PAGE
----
LISTENING COMPREHENSION QUESTIONS
Listen to Listen and Learn: Lesson Fifty LISTENING COMPREHENSION QUESTIONS track:
Today’s listening comprehension questions will be SHORT ANSWER and based on FACTUAL CONTENT. Listen to each question carefully and write or speak your answer. Feel free to pause the recording if you need a moment or two to think about the question.
- Where did the Great Fire of London start?
- What three factors does the passage say caused the fire to spread so rapidly throughout the city?
- Who was Samuel Pepys and what did he do to help us understand what happened during the Great Fire of London?
- Where in London can you see an assortment of 17th-century firefighting apparatuses?
- What two items do you need to make the new Timelooper app work?
- If you are looking at St. Paul’s Cathedral through the Timelooper app, what will you see?
- Name two other London locations where the Timelooper app can transport you “back in time.”
- In which year did U.S. President George Washington give his first inaugural address?
- According to the passage, how has immersive virtual-reality therapy helped stroke and brain-injury patients?
- How do people suffering from debilitating stress caused by PTSD and extreme phobias use VR technology?
LISTENING COMPREHENSION QUESTIONS and ANSWERS HERE!
You may also download the lesson in PDF format to keep for your reference.
KA Wordcast: Listen and Learn! LESSON FIFTY
KEY VOCABULARY WORDS
Be sure to listen to the Key Vocabulary bonus track. This will help you improve your understanding of the passage itself and give your vocabulary a big boost.
The Great Fire of London, one of English history’s most cataclysmic disasters, lasted four days and ENGULFED over 13,000 dwellings, leaving some 70,000 inhabitants homeless.
ENGULF is a verb that usually, but not always, refers to a natural force such as fire, water, or snow that completely surrounds or covers something. Envelop, inundate, flood, immerse, and bury are some words that are sometimes used in place of ENGULF.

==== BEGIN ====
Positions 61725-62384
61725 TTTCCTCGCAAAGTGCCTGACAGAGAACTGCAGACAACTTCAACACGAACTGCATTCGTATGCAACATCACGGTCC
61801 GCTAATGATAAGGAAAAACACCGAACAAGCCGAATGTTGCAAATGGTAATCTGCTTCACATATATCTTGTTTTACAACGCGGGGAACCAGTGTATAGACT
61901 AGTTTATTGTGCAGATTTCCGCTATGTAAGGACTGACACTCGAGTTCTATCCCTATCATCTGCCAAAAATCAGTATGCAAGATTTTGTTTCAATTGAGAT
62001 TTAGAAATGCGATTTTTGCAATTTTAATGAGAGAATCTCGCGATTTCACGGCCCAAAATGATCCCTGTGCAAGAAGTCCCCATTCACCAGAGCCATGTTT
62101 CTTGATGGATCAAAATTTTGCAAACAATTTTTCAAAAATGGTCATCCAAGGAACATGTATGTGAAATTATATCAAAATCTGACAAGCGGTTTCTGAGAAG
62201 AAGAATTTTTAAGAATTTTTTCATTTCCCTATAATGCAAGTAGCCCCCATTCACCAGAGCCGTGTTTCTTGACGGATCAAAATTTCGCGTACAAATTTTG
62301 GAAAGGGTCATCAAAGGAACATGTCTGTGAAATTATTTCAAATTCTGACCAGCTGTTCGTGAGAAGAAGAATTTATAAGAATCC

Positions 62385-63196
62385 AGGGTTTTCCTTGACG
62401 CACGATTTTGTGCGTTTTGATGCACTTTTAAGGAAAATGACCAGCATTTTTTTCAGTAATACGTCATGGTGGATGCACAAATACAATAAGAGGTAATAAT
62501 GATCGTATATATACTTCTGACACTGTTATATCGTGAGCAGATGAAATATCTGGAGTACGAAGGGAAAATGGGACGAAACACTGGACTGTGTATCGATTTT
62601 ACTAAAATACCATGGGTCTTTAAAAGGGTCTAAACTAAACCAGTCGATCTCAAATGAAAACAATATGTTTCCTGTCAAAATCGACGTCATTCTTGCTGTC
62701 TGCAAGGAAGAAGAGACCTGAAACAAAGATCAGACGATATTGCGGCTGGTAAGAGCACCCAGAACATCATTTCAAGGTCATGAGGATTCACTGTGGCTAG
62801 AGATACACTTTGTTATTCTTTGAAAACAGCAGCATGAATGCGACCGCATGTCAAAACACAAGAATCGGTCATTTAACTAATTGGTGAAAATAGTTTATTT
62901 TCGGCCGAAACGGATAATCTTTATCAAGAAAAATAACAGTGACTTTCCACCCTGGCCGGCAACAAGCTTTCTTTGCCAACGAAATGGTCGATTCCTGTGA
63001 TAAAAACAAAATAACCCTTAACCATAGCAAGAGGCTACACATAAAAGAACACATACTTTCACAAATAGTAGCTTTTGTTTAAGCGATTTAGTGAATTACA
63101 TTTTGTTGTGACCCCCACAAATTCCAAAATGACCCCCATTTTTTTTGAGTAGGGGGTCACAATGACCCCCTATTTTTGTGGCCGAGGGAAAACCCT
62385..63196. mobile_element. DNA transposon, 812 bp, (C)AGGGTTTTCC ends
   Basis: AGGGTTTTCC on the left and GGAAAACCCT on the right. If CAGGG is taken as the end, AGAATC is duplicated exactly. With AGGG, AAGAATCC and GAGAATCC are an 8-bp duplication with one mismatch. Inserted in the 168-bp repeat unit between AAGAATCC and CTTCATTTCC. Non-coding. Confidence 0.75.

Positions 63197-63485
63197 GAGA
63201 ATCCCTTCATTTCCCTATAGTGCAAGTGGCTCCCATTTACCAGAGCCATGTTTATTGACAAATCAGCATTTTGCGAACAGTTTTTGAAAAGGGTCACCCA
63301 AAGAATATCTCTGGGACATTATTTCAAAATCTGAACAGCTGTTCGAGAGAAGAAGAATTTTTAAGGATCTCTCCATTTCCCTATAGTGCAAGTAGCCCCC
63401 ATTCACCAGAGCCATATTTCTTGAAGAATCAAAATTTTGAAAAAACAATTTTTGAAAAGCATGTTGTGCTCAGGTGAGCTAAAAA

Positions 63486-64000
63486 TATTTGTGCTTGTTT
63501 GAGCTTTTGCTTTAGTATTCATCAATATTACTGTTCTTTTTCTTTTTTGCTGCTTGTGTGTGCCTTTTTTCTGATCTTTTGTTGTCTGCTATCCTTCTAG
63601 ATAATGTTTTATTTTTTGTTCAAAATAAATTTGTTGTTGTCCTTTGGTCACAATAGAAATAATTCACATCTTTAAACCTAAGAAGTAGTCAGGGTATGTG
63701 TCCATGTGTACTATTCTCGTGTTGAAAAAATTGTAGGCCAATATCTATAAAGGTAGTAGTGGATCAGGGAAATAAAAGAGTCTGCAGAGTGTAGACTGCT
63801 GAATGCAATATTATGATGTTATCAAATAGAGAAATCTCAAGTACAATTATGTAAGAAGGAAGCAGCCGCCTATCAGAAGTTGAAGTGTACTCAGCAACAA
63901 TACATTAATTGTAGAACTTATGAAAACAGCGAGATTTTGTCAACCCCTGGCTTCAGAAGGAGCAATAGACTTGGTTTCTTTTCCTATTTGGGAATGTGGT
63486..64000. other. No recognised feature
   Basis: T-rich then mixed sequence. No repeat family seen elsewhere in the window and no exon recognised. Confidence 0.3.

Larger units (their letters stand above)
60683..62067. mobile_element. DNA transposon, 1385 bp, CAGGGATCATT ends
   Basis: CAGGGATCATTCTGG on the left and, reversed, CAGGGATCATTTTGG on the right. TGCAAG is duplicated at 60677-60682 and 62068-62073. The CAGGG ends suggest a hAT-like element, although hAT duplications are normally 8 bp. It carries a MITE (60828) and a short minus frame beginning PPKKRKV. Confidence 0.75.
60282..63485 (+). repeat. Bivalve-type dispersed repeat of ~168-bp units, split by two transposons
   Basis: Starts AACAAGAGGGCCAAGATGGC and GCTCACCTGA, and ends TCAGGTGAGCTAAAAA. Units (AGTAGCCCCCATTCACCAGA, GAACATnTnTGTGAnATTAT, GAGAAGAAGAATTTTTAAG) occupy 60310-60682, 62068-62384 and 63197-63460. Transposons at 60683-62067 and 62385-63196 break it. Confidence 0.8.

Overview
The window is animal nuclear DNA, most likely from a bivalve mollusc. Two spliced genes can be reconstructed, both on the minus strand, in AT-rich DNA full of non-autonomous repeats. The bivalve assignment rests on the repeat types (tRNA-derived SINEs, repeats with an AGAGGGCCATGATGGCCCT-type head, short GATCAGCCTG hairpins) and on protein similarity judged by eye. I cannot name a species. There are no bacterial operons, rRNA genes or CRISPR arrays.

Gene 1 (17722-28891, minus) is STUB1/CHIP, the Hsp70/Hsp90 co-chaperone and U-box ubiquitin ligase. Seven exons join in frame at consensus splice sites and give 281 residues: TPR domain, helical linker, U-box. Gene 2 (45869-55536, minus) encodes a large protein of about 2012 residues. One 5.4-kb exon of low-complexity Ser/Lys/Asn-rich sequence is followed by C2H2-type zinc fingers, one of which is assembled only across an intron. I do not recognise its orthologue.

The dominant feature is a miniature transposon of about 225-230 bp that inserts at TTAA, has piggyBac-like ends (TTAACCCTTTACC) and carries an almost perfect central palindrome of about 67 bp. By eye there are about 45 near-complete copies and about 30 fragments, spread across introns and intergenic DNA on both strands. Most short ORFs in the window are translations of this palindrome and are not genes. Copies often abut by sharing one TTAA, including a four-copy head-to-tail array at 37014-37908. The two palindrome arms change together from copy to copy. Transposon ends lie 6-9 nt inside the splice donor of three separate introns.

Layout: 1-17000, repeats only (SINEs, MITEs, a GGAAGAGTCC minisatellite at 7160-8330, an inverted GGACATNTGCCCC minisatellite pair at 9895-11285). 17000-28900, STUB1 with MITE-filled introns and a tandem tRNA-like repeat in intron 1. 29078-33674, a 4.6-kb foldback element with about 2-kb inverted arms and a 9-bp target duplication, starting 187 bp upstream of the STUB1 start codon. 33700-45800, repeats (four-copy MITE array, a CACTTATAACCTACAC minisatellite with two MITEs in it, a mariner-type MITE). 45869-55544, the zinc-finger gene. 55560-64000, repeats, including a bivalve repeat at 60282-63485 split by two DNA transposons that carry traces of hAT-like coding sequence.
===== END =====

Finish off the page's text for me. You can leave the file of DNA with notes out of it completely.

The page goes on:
When firefighters arrived at the scene, they found the house already ENGULFED in flames.
Images from the local TV station’s helicopter showed dozens of homes ENGULFED in mud following the most devastating flooding the area had seen in years.
Yesterday’s violent snowstorm triggered an avalanche that ENGULFED an entire mountain village.
Swarms of screaming fans ENGULFED the teen pop star as she stepped out of her car and onto the red carpet.
ENGULF can also be used figuratively, as in:
Our neighbors across the street are ENGULFED in a dispute over the cost of replacing the damaged fence that separates their two backyards.
In the wake of the leader’s sudden death, chaos threatens to ENGULF the already politically unstable nation.
ENGULF also means to have a very powerful effect on someone. Overwhelm is the nearest synonym for this usage.
The boys fought hard throughout the game, but a sense of gloom ENGULFED them when the opposition scored a lucky last-minute, match-winning goal.
Fear and worry ENGULFED the Hurleys when their fourteen-year-old daughter Rebecca didn’t come home on the school bus.
Back then, most houses were made of wood and straw and were crammed very closely together, and prior to the fire, a ten-month-long drought had left everything in the city bone dry, greatly EXACERBATING the damage.
EXACERBATE means to make something bad worse than it already is. Aggravate, worsen, compound, magnify, and intensify are some good equivalents. Some informal phrases include add fuel to the fire, add insult to injury, and rub salt in the wound.
Recent bullying incidents and playground fights at the school have EXACERBATED parents’ worries about their kids’ safety.
Jordan desperately wanted to keep playing, but his coach took him off the pitch so as to not EXACERBATE the boy’s knee injury.